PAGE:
In business, a famous example is that of Sharp CEO Katsuhiko Machida, says Antonakis. In 1998 cathode-ray tubes dominated the TV market, and the idea of using LCD technology was commercially unviable. But Machida bet the company on LCD, saying: “By 2005, all TVs we sell in Japan will be LCD models.” He pulled it off (today Sharp is facing huge difficulties again, but that’s another story).

And then for the three non verbal techniques:

Use an (9) animated voice, (10) facial expressions and (12) gestures

A quite dramatic picture from the paper Antonakis published makes it immediately clear what some training can achieve: check out the “narrowness” of the profile of the participant before the training, and watch how he grabs the stage afterwards, with bigger, bolder gestures.

Which of these two guys would you put in charge of your new project?

How to train yourself to become more charismatic?

You could follow the training that prof. Antonakis gives. But if you can’t make it to Lausanne: part of the training seems to consist in watching videos or listening to recordings of famous leaders giving speeches (Obama, Martin Luther King, Churchill, Ghandi).

It would be even better to train this in small groups – or even just with one other partner. Here’s how Antonakis explains the process in his paper:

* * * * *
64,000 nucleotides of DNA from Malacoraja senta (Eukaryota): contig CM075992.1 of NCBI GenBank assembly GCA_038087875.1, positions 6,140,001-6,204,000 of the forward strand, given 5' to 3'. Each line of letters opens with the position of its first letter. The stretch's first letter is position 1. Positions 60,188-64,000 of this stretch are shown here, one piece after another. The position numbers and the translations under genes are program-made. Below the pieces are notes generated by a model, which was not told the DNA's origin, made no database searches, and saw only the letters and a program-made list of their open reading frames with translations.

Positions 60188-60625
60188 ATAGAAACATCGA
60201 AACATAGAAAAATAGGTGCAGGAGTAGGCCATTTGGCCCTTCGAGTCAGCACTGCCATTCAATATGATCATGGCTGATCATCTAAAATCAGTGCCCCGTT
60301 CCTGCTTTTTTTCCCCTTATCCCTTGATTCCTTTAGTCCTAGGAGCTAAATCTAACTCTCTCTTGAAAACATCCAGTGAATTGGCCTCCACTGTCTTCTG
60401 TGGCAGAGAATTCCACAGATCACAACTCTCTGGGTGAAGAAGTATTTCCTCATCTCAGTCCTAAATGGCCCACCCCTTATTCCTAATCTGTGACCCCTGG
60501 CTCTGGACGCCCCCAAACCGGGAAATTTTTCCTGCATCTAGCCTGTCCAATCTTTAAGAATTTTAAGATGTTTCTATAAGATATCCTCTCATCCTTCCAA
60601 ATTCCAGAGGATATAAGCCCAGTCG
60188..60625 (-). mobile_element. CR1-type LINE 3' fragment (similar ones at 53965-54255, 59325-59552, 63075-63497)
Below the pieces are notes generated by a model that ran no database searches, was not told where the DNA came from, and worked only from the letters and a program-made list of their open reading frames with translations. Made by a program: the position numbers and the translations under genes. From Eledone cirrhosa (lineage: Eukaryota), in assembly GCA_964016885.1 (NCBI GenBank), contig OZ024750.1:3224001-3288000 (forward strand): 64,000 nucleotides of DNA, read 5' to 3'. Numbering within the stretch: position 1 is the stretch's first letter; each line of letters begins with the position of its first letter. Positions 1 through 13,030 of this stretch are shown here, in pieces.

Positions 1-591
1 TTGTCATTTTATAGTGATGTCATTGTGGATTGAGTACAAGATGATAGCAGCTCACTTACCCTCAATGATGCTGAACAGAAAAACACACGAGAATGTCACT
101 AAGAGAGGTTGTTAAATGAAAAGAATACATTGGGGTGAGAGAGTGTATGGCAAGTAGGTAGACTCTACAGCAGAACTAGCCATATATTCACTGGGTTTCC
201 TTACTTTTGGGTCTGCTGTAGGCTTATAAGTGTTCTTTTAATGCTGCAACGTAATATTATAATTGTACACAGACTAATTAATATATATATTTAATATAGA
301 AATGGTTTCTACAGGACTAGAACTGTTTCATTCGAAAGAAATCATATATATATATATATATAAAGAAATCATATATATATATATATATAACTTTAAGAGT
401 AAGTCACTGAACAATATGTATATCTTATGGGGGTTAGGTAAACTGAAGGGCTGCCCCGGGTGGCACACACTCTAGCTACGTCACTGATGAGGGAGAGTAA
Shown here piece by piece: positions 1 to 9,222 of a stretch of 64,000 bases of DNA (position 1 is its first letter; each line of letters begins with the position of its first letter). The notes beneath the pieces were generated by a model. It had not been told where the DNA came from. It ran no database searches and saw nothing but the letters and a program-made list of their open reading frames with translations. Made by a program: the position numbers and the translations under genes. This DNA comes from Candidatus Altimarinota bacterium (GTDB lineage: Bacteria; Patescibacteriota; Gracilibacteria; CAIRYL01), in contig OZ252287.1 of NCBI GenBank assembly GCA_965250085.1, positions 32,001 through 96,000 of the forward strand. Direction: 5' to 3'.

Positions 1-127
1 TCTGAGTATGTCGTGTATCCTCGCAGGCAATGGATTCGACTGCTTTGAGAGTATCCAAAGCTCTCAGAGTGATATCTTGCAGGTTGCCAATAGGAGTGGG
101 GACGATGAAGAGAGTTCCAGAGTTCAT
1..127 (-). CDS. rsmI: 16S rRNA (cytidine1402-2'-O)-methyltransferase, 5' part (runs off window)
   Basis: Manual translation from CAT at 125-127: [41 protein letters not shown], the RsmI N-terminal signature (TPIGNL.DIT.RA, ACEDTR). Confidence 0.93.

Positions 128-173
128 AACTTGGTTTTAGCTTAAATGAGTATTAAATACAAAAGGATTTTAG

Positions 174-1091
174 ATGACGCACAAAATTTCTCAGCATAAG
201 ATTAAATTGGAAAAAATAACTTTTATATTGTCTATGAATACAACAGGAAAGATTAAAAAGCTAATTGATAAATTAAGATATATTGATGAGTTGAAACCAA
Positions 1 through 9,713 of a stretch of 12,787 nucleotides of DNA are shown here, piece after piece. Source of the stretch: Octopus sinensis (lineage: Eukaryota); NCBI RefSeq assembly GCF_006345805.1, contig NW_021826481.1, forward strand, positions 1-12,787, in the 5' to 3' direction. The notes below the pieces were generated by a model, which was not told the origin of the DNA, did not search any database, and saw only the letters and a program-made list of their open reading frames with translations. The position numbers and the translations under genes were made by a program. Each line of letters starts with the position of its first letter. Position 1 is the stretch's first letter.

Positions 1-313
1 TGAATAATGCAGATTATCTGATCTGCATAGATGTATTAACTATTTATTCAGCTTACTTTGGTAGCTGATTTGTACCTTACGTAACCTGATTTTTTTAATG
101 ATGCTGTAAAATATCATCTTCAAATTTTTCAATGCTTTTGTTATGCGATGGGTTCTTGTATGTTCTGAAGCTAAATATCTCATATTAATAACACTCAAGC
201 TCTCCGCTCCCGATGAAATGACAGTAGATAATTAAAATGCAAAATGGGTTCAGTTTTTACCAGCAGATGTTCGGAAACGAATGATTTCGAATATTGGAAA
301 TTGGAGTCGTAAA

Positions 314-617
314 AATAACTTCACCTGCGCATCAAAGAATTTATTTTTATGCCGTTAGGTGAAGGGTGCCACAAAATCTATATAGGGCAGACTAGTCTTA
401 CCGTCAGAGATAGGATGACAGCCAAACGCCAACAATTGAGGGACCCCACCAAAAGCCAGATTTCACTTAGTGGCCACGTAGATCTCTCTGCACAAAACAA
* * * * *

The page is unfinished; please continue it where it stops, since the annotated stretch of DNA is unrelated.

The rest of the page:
“We focused on explaining to managers the importance of charismatic leadership and highlighted how charisma could be engendered by displaying the CLTs. We also made extensive use of film scenes demonstrating charisma (e.g., from True-Blue, Reversal of Fortune, Dead Poets Society, Any Given Sunday) so participants could see the theory behind the CLTs in practice.”

“During the workshop, participants were put in groups of 2 and developed a short speech. We asked participants to create a scenario (hypothetical or based on a real situation) where they were addressing their followers about a particular issue.”

“Each pair of participants nominated one person to present the speech, and the intervener, together with the other participants, provided the presenters with feedback on their use of charismatic leader tactics.”

Also, it’s important to note that 9 of the 12 techniques are verbal. That means that charisma isn’t purely some magical quality that you have or don’t have. It has less to do with who you are than with what you say. Changing what you say is a lot easier than changing who you are.

With the outline we give here and some note taking, it shouldn’t be too hard to train yourself to use a few of these techniques and incorporate them in your daily routine.

Let us know how you fare!

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About the author

Raf Weverbergh

Editor of whiteboard. Raf Weverbergh was a magazine journalist whose work appeared in magazines like Rolling Stone, Playboy, Mail on Sunday, Publico and South China Morning Post. He is the co-founder of FINN, a corporate communications agency where he advises startups and multinationals on their PR and Mustr, the easiest media database for PR professionals. You can contact him on Twitter, Linkedin or Skype (rafweverbergh).